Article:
Water Management and Conservation
Anadarko recognizes that water resources must be protected, at the surface and below, and we are committed to constructing our wells in accordance with regulatory requirements and industry standards. Across our U.S. onshore operating areas, we require that multiple protective layers of steel pipe, also called casing, and cement be set several hundred feet below the deepest known aquifer and cemented all the way to the surface. The cement must meet certain quality requirements and extend the full length of the casing. These redundant protective boundaries are put in place to establish wellbore integrity. Additionally, the casing is pressure tested, the cement’s quality and placement is checked, and pressure gauges are installed to monitor the well for mechanical integrity once production begins.
Water Use vs. Other Energy Technologies
In addition to protecting water resources under ground, Anadarko takes numerous precautions to conserve and protect water above the surface. For example:
In the Marcellus Shale, Anadarko’s water-management and well-completion strategies strive to reduce truck traffic and associated emissions, while minimizing earth disturbance and conserving available water resources. In addition to the well-construction requirements stated above that require multiple protective layers of steel pipe and cement across its operating areas, in the Marcellus, Anadarko adds another protective layer of steel pipe and cement as an added measure of protection. Additionally, a piping system using two lines, one for natural gas and one for fresh water (located in the same trench to reduce surface disturbance) provides water to well sites for the completion process. The closed-loop system moves water from a pre-determined and approved source through pipelines to containment facilities for use in the hydraulic fracturing process. Anadarko has employed the use of temporary earthen impoundments and portable, above-ground holding ponds (PortaDams) to store water required for completion operations. The flowback water from operations is produced into steel tanks and treated on site using newly developed water filtration and recycling technologies. The recovered flowback water that is then recycled and reused in future operations. Additionally, we collect drill cuttings, or pieces of earth that return to the surface in the drilling operations, in steel containers until they can be properly tested and disposed of in accordance with all regulations.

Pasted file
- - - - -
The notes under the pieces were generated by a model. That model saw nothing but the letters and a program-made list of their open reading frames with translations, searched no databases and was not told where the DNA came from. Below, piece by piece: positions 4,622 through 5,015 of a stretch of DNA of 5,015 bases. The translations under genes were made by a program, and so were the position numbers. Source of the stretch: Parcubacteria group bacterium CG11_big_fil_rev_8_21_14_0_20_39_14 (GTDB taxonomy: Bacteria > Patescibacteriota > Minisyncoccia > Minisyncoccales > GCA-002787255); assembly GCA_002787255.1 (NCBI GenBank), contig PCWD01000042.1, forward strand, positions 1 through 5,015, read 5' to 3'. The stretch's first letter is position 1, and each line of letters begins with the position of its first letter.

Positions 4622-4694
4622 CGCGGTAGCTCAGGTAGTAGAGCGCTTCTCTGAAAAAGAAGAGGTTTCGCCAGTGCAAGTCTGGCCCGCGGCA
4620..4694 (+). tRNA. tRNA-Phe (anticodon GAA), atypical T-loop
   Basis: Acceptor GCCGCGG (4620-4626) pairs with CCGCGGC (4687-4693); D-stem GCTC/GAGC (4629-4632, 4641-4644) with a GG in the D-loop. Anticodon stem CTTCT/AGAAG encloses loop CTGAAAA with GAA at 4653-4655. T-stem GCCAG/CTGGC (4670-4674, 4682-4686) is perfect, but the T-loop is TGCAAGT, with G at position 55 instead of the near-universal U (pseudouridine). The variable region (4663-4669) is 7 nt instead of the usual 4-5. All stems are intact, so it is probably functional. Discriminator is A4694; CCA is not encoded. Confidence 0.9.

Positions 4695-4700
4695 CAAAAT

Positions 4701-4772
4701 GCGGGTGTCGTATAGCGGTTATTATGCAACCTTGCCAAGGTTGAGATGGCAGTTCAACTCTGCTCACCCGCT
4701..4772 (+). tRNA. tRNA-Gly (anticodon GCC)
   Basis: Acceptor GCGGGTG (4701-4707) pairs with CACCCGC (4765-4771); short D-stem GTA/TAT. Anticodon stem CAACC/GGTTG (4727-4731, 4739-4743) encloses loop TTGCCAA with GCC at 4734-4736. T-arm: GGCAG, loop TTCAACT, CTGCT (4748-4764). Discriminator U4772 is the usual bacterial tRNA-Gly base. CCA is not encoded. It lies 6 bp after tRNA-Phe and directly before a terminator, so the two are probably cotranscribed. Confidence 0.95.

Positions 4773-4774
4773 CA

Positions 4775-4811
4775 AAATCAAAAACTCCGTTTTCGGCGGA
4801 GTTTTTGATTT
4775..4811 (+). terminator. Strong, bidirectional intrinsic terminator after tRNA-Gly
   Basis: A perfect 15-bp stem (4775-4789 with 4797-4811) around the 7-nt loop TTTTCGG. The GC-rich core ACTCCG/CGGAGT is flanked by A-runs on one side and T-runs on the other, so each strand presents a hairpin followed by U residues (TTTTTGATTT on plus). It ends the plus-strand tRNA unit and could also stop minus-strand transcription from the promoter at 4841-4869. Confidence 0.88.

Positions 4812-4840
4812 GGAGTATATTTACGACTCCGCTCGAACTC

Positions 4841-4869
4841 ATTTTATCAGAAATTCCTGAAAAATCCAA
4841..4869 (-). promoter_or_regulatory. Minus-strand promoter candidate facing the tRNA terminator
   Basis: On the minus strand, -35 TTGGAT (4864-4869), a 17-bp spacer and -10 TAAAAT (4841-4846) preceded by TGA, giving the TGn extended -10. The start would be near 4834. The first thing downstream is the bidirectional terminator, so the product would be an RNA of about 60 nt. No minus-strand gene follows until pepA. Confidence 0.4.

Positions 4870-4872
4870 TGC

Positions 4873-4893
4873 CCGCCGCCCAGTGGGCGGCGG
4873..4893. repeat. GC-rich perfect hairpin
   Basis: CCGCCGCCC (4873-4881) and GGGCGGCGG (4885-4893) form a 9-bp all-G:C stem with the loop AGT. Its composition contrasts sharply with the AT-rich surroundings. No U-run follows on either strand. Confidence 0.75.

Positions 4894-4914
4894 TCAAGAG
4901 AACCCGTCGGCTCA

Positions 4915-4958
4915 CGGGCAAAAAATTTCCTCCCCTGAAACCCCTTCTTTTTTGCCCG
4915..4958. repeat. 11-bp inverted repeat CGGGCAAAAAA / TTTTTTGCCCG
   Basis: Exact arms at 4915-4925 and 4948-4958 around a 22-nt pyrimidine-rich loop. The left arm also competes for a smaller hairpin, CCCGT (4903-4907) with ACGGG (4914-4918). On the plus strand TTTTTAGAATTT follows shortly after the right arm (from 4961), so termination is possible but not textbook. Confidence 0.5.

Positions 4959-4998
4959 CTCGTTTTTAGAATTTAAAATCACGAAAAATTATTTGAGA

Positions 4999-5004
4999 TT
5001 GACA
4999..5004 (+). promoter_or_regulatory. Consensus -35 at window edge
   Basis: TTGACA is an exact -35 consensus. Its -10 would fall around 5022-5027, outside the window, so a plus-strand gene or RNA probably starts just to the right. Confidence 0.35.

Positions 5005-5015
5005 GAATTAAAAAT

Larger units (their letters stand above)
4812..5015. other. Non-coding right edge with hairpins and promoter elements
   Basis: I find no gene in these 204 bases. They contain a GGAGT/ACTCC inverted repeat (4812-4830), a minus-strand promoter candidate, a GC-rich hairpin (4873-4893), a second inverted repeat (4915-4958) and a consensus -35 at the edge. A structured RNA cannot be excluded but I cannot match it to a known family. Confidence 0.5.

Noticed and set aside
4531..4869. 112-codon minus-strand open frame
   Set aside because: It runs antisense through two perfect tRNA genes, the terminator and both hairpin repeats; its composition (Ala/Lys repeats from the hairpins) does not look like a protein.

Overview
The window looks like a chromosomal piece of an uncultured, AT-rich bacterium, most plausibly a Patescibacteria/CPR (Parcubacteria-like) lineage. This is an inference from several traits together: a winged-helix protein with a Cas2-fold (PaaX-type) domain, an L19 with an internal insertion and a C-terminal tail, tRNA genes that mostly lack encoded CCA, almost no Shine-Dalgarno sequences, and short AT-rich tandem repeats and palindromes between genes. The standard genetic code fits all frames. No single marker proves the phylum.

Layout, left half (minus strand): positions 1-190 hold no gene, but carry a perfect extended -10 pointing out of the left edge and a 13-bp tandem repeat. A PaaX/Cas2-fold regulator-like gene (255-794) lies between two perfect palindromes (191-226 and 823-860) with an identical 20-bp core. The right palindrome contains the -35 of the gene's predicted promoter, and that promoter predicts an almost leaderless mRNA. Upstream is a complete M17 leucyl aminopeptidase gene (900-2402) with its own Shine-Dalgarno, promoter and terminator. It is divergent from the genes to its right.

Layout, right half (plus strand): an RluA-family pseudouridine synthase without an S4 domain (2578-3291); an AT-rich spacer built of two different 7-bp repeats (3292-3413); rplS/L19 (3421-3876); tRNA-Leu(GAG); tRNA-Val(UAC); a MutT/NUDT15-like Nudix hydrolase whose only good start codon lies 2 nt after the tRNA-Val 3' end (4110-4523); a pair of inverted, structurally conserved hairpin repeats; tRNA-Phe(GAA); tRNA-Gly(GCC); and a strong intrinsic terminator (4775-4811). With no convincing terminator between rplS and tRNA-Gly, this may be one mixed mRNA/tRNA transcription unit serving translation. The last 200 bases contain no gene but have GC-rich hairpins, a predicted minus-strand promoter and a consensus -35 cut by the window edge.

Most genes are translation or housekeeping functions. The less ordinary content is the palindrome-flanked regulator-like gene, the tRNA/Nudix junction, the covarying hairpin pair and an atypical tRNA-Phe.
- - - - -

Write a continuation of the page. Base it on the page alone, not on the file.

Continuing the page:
Even before it was required by regulation, we partnered with the Colorado Oil and Gas Conservation Commission (COGCC) and Colorado Oil and Gas Association (COGA) to conduct baseline water samples on new wells outside the greater Wattenberg area. As part of this proactive effort, we paid for an independent third party to collect water samples, test them and maintain them through the COGCC, in order to ensure our operations did not impact water quality in our areas of operations. Water sampling is now a required step in Colorado under the oversight of the COGCC.
In the Greater Natural Buttes area, Anadarko was recognized by the Utah Division of Oil, Gas and Mining with its 2012, 2011 and 2010 Earth Day Award, and by the Interstate Oil & Gas Compact Commission with its 2010 Chairman’s Award for the Anadarko Completions Transportation System (ACTS) This creative water-management program creates temporary staging sites on existing natural gas well locations. The staging site treats recycled flowback water from hydraulic fracturing and then moves the filtered water directly to the next operation through temporary pipelines. These pipelines use existing pad locations and rights of way that minimize additional surface disturbance, truck traffic and associated emissions.
Anadarko constructed a 48-mile water pipeline to transport produced water from our coalbed methane operations in the Powder River Basin south to our Salt Creek field. Here it is stored in underground aquifers that match the quality of the produced water so it can potentially be used in the future.